Tony Prestedge, deputy CEO at Nationwide Building Society, said: “In future, this technology could help us understand and better serve our members, which will allow us to talk to them in language that is appropriate to them all while maintaining the human service that our members expect from us for more complex discussions.”
Stuart Sherman, CEO at Scaled Insights, said: “We believe that the next steps in one to one communications will rely on computer systems understanding humans as individuals, and tailoring messaging and offers towards each person’s unique needs.”Nationwide is continuing to invest heavily in the latest tech, with an additional £1.3bn being channeled into its already ambitions IT spend.
The fund supports Nationwide’s ambitious digital plans. A total of £4.1bn will to be spent over the next four years which will see the creation of 1,000 jobs, a fintech fund, huge and the opening of a new tech hub in the UK, amongst other things.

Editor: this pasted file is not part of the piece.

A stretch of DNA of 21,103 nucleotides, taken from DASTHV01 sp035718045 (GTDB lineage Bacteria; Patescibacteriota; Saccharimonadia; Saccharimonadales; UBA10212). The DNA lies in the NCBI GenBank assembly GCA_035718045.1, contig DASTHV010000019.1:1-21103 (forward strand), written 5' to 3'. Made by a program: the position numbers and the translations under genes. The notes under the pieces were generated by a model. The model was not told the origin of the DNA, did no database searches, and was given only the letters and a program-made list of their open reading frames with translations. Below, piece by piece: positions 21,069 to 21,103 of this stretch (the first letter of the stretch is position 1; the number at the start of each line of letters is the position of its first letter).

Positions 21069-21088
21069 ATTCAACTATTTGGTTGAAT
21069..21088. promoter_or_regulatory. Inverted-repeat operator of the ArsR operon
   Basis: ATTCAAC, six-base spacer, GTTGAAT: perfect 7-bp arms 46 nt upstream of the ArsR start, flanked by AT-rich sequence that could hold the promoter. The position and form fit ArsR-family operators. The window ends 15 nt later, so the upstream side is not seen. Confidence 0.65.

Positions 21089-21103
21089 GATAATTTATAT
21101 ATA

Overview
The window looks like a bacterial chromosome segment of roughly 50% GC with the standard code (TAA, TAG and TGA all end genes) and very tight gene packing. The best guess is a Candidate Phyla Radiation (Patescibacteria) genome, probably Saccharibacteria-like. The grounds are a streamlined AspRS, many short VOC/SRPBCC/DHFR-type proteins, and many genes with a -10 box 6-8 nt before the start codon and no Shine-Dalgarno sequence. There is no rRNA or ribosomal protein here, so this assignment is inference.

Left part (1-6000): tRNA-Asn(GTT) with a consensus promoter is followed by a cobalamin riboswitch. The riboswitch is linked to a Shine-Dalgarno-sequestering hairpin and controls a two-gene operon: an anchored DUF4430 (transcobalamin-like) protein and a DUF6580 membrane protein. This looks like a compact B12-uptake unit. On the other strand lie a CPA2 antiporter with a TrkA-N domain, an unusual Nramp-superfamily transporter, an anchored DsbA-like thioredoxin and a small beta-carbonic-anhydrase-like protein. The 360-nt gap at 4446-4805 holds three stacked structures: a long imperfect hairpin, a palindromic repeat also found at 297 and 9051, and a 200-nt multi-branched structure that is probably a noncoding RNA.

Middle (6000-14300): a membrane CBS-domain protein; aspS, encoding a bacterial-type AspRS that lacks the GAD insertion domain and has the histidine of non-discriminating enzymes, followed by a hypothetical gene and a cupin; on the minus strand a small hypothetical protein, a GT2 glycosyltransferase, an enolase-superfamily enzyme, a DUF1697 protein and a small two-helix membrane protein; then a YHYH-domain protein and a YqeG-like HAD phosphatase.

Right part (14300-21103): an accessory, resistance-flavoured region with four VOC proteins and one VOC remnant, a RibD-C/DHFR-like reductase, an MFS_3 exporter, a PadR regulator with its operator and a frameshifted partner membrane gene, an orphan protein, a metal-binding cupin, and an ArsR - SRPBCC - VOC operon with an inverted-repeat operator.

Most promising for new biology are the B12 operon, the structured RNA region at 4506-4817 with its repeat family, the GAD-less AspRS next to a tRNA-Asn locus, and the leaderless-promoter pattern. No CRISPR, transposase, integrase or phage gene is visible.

The biggest surprise for Tandem Bank when it moved customers it gained through acquisition, to its systems, was that not having the title Dame in its database could be an issue.
The digital bank was incorporated in 2013 took on its first employee, unsurprisingly a chief technology officer in 2015, and got its banking license in 2018. It has already amassed 500,000 customers for its services that include credit card, mortgages, savings, personal loans.
It plans to launch a current account soon.
Tandem is using artificial intelligence and open banking technologies to make banking easier and helping customers better manage their money.
It was founded by Ricky Knox, Matt Cooper and Michael Kent (Azimo CEO) in 2013.
I have already written about Tandem Bank a couple of times. Although it is a startup, much has happened. It has already acquired another bank and had a major cloud migration of its own.